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THe short answer is: you don't need to make any modifications.
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Old 09-17-2014, 11:25 AM   #17
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I made the change. No modifications were necessary. I have substantially more capacity with 2 6v Golf cart batteries than I did with the 2 12v stock deep cycles. Success. Wish I had room for 2 more.
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Old 09-17-2014, 11:30 AM   #18
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I've come to the same conclusion. My original 2 twelve volters gave me a nominal 170 amp hours. The two 6 volters give me 230 amp hours. I'm going to redesign my battery compartment for 2 more, for a whopping 460 amp hours total. I still can't find any AGMs in the Northwest, so I'm going to put up with flooded cell this time around.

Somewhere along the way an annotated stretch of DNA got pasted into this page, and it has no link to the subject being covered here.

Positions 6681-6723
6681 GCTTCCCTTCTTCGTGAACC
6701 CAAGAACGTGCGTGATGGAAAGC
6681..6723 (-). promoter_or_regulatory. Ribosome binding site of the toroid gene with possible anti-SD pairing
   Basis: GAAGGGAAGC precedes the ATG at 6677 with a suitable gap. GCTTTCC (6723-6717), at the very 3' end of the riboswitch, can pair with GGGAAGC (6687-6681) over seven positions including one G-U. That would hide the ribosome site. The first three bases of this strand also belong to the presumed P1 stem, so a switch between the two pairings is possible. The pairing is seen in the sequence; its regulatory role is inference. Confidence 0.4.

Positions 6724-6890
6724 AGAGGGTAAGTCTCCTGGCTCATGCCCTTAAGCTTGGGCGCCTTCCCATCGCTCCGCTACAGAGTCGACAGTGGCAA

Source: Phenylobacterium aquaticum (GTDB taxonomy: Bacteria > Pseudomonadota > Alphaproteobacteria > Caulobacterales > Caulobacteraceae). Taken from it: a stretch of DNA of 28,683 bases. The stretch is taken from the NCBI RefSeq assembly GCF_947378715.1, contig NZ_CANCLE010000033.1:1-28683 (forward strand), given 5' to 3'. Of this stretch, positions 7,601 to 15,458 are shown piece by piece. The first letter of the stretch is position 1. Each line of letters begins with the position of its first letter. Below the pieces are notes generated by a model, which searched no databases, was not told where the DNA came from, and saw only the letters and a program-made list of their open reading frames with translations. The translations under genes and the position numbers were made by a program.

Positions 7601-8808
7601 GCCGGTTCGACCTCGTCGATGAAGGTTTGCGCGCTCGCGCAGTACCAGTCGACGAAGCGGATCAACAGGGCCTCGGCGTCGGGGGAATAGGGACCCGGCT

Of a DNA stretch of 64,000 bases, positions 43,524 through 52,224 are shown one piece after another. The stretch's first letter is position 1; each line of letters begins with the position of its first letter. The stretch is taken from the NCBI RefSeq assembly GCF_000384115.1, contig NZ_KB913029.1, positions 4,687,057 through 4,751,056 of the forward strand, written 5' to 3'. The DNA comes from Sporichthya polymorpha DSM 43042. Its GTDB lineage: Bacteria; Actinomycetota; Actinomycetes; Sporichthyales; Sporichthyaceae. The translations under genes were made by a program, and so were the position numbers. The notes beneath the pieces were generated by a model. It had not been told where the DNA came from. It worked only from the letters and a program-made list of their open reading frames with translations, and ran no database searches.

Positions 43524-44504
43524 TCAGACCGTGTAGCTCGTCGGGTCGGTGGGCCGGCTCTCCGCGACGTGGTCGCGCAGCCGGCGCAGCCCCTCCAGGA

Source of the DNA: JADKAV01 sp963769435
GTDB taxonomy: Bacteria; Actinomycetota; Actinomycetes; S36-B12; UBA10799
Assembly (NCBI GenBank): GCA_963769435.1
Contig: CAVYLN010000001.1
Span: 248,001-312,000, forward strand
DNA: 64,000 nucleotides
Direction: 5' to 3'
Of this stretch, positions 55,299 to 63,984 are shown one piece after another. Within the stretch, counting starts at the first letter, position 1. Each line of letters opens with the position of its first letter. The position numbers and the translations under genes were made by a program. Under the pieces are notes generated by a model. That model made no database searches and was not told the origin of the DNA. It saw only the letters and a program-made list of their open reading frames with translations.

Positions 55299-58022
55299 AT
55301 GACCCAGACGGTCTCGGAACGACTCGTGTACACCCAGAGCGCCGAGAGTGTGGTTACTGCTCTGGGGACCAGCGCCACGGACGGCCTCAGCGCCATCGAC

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Old 09-17-2014, 12:20 PM   #19
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I have a question. I keep reading that two 6V in series doesn't multiply the ah, just the volts.

How is this?

A battery is actually a series of batteries. 2.1V per cell that provides 77ah each in the case of my ACDelco 6V 230ah golf cart batteries. They're connected negative to positive within the case so all together they produce 6.3V and I hope at least, 230ah as measured at a five amp draw.

So to make 12V we connect positive of battery A to negative of battery B, just like is done within the case of the individual batteries.

At the end we now have 12.65V, but reportedly no more amp hours?

Trojan claims this to be true. Many people on the net claim this to be true.

Yet I can't find anything explaining how this can be. That middle cable tying + to - is functionally no different than the bar tying the cells together internally.